Studying History in the 1940s
During the war, courses were offered in:
* Ancient History
* European History
* United States History
* U.S. Catholic Church History
* Colonial Spanish American History
Undergraduates of the war years were required to take introductory courses in their first year. History 101 – 107 were courses focused on Ancient Greece/Rome, Medieval, Early Modern and Modern Europe, Colonial America, History of the United States, Economic History (this one was taught through the Economics Department).
After having successfully completed the 100-level courses, students could take 200-level courses which often continued directly from the lower level. For example, History 201 and 202 focused on “The Development of the American Nation Since 1763,” which was a course on political history with “constant reference to economic, social, and cultural developments” (usually divided into two semesters). The 201 course could also be centered on “English/British Constitutional History”.
The 300-level courses were restricted for students who had already done 201/202. These were more specialized courses, focusing on “Political and Cultural History of England” (301/302) or on specific periods of European history. Some examples:
* History 301 sometimes focused on “Renaissance and the Religious Revolution” (taught by Dr. John Tracy Ellis between 1938 and1940)
* History 303: Renaissance and Reformation (also called “Protestant Revolt”)
* History 304: Europe, 1555-1789
* History 305: French Revolution and the Napoleonic Era.
* History 315/316 was dedicated to the “Social and Industrial History of the U. S.” (taught by Dr. Edward Lilly from 1939 to 1941)
Junior students who majored in history were also required to take 351/352 “Reading List” which included “historical criticism and interpretation.”
Seminars on the 400-level were mostly courses on Modern European history:
* History 401: Modern Europe, 1815-1871
* History 402: Europe since 1870
* History 411: Europe since 1914
* History 451/452: Senior course on historical method and historiography
Finally, there were courses at the 500-level. These included:
* History 501/502: English Political and Constitutional History to 1714 (prerequisites: 101, 102, 201, 202) and History 503/504: English Political and Constitutional History after 1714.
* History 505/506: Ancient History
* History 513/514: European History
* History 540: The Catholic Church and Nineteenth Century Liberalism
* History 543/544: New Imperialism (1870-1914)
* History 545/546: Europe Since 1914 or Spanish American Colonial History
* History 525/526 or 595/596: Spanish Colonial Empire, Spanish Borderlands: From California to Florida
* History 575/576: Social and Industrial History of the United States
* History 583-586: History of the Catholic Church in the United States
On October 20, 1944, Monsignor Aloysius Ziegler (1896-1977), Head of the Department of History, wrote to a former student who served in the Air Force at the time:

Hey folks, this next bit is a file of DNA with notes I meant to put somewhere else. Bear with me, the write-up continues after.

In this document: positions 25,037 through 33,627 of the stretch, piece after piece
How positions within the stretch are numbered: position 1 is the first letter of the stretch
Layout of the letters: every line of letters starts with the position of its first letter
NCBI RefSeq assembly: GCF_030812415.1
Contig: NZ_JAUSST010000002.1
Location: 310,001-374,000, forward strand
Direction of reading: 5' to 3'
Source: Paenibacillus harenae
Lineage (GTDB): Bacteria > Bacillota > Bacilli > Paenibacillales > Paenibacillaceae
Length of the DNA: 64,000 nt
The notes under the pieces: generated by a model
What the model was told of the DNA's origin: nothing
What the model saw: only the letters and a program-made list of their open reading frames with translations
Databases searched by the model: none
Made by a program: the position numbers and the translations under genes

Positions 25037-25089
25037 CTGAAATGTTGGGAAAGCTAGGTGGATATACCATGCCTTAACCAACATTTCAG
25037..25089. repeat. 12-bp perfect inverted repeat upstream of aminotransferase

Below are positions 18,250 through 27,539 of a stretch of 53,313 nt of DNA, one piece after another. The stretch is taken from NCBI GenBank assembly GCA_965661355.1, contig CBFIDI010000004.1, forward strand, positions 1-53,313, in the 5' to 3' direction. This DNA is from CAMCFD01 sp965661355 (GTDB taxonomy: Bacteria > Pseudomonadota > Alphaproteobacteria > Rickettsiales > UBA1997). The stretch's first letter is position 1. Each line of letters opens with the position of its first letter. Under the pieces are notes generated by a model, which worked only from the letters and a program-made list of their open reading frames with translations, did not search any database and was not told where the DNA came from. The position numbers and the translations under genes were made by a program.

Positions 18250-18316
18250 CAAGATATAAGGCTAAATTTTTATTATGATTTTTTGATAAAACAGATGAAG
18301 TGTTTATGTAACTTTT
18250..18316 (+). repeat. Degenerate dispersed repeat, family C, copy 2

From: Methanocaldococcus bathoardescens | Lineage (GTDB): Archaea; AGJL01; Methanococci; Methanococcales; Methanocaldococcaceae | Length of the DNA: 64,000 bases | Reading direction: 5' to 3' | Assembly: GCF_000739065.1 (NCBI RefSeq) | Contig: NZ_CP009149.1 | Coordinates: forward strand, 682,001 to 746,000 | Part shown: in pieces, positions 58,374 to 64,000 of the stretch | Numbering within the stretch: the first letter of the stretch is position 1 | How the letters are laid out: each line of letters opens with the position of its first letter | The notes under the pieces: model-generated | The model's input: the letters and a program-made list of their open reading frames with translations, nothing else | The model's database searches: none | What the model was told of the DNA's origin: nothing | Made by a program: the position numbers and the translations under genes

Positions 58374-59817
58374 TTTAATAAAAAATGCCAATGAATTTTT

“The most remarkable innovation at the University this year takes the form of a ‘slew’ of nurses living in Gibbons Hall. There are, of course, very few men on the campus beyond those in cassocks.”
There were even more priests at CUA at this time because those who would usually go to Rome could not because of the war between Italy and the United States.
Msgr. Aloysius Ziegler had started to teach Medieval History at the department in 1935, but he did not offer courses between 1939 and 1942.[i]
 CUA Archives, History Department, Box 2, 1944, letter # 17.
[i] The Reverend Monsignor Aloysius Kieran Ziegler was born on August 26, 1895 in Milwaukee Wisconsin to a devout German Catholic family. Ziegler had an extensive education that began with his studies at St. Francis Seminary where he was ordained to the priesthood for the Milwaukee diocese; he earned his bachelors in 1919. After being ordained Ziegler taught at the seminary and earned his Masters at the University of Wisconsin in 1925 and continued his studies at the Catholic University of America where he earned his STB in 1927; STL in 1928; and his STD in 1930. He also spent four years conducting post-doctoral studies in France at the Ecole Nationale des Chartes where he earned a degree in Archiviste-Paleographe in 1934; which followed with his appointment that year as an instructor in the Greek and Latin and History Departments.
In 1938 he was promoted to Assistant Professor in 1938, Associate Professor in 1940, and Ordinary Professor in 1960. Ziegler was also Head of the History Department from 1941-1961 and was Associate editor for the Catholic Historical Review, 1936-1957. Ziegler retired from the CUA faculty in 1966 but remained Dean of the Catholic Sisters College until 1968. He also remained as a Senior Lecturer in the Department of Greek and Latin, until 1977. The unique aspect of Monsignor Ziegler is the fact that he was a renowned scholar in Medieval History as well as Latin, and was known for his patient and prudent work as a director of dissertation research and his reviews and editorial work.
Monsignor Ziegler was also well known as a man deeply devoted to his priestly duties. This was seen with his work as Chaplain for Trinity College and as Chaplain and Moderator of the National Federation of Catholic College Students, NFCCS. Pope John XXIII elevated him to the rank of Domestic Prelate in 1959 for his extensive work. Monsignor Ziegler's health declined rapidly during the last two years of his life forcing him to move into St. Anne's Home for the Elderly in Milwaukee in 1977, where he died on July 13, 1979 at the age of 83. Overall, Monsignor Ziegler will be remembered as a gifted scholar, administrator, and priest.